Do tamper your categorical opinions and positions on life

Contradictions in logical arguments do not directly relate to contradictions and paradoxes applied to real life.

The existential approach to life emphasizes the importance of the individual and his perspective on the world and his needs to make his own choices, particularly his own set of values, are pertinent, assuming that choices are available and the values applicable within the society conditions.

Life exigencies are proving that our claim of the existence of fundamental choices are actually absurd in most situations.

Think of those wretched and poor people who happened to be living in a desert-like type of climate and no rains fell for two successive years.

What choices had they to avoid famine and high child mortality?

Did the UN food relief camps happened to be erected at walking distance?

Claiming that our actions are causally determined is mostly a fallacy. Even what we think is an intentional action, well-thought out and reflected upon is fundamentally related to many other influences and factors that we have accumulated and internalized through our previous experiences, community customs and traditions.

No! Human free-will and determinism are not necessarily compatible and logical, simply because neither are materially proven and are just a priori premises that satisfy our ego as strong and determined individuals. The Will needs to be recharged frequently to have any impact, and we keep forgetting to recharge it by resting and enjoying quality times. And Will is never Free, but a highly expensive commodity that require assiduity on a long series of actions till fruition.

And no, the rightness of actions is not related to the consequences of the actions. Simply because consequences are not necessarily linked to the decision of an action, but are related to many other factors that could not be controlled or were not fully considered before and during the process of actions.

And yes, all events are caused, with the understanding that complex causes and interactions cannot be exhaustively contemplated or fathomed. Thus, we tend to drop the causality concept in real life because we comprehend the almost impossibility of considering the myriad of variables affecting any action-decision.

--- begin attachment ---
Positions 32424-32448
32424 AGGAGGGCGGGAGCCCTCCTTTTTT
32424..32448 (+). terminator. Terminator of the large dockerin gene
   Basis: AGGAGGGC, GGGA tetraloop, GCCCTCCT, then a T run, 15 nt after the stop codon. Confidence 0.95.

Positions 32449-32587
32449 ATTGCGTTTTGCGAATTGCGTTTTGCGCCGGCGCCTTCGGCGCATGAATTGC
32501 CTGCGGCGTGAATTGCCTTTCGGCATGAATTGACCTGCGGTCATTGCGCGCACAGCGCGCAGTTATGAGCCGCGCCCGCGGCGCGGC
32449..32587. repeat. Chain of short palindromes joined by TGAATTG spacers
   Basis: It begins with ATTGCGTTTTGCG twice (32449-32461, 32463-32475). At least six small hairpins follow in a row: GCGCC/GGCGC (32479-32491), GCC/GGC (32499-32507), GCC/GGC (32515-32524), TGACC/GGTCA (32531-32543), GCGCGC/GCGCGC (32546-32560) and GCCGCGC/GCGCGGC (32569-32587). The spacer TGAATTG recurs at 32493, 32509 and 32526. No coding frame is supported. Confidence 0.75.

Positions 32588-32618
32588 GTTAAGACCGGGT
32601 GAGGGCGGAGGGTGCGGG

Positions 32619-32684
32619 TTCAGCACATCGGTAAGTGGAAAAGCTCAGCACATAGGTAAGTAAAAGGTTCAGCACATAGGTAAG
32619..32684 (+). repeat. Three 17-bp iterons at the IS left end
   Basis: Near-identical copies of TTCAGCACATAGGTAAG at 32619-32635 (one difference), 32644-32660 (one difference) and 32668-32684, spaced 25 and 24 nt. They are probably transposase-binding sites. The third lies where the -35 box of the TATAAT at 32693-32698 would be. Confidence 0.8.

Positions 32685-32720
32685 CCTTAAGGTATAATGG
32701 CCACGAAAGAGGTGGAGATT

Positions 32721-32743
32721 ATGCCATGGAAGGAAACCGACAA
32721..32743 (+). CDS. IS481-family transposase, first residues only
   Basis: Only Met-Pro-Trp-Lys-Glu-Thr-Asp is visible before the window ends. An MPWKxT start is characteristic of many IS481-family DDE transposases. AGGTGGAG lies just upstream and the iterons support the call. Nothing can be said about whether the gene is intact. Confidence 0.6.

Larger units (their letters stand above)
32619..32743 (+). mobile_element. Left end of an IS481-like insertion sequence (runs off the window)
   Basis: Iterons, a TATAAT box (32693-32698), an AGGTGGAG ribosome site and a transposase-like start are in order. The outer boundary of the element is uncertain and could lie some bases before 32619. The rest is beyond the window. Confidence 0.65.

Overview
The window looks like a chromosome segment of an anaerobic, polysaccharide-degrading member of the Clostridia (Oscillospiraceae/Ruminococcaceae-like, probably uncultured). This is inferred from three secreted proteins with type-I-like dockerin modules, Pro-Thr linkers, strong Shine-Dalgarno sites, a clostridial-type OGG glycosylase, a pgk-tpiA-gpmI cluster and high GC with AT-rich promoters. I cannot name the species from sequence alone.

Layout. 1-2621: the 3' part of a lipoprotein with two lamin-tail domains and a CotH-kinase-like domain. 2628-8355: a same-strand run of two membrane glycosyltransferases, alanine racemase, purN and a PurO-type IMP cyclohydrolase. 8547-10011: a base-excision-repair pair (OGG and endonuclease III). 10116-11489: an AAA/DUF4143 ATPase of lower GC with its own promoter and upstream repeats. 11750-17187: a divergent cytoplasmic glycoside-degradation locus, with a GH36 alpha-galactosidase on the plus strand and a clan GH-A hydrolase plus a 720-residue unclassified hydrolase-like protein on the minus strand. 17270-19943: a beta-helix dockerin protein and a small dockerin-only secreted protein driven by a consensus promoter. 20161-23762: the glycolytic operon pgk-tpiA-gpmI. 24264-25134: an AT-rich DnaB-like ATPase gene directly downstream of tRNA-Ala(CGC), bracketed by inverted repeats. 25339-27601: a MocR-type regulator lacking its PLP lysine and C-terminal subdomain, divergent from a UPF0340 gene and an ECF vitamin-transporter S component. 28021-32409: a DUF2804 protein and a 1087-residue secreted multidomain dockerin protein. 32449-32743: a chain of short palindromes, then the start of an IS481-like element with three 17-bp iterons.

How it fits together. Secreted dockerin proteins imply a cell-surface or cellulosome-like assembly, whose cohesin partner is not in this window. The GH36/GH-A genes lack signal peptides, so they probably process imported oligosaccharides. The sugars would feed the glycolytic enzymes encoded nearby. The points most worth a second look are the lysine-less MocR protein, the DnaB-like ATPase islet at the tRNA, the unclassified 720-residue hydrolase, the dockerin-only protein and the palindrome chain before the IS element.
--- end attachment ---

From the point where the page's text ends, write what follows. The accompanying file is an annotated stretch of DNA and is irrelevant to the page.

And yes, presentism (only the present exist) is not necessarily contradicting eternalism (past, present and future are merely different segments of the temporal dimension relative to where we are).

First, no one actually consistently believe that only the present exist.

Second, our memories and learned experiences are drawn from the past and based on habit acquired from consistent applications of reactions, customs and traditions.

Third, we need to define what is Present. Is it in seconds, minutes, hours, your own life, the life of mankind, your generation…? Eternalism must also be clear whether their concept includes the history of earth, and the universe with all the species of animals and plants.

We are unable to shed from our reasoning the inductive processes. If the trend in the past indicated certain outcomes, then it is highly probable that the outcomes will be the same.

We are exposed to several problems in inductive reasoning:

First,the problem is that the underlining condition is that nature and conditions are uniform.

Generation change, and even nature climate is changing. To what extend can we delimit the uniformity concept?

Second, we are not capable of remembering the conditions and situations in the past that generated a specific event to feel confident that the same outcome will take place.

Third, we tend to forget the observed instances and rely instead on the current instances of characteristics of the premises.

We need rough inductive reasoning to survive, regardless of the many errors that we are led to.

Inductive reasoning help us in our daily quick decisions by retrieving outcomes from our memories.


adonis49

adonis49

adonis49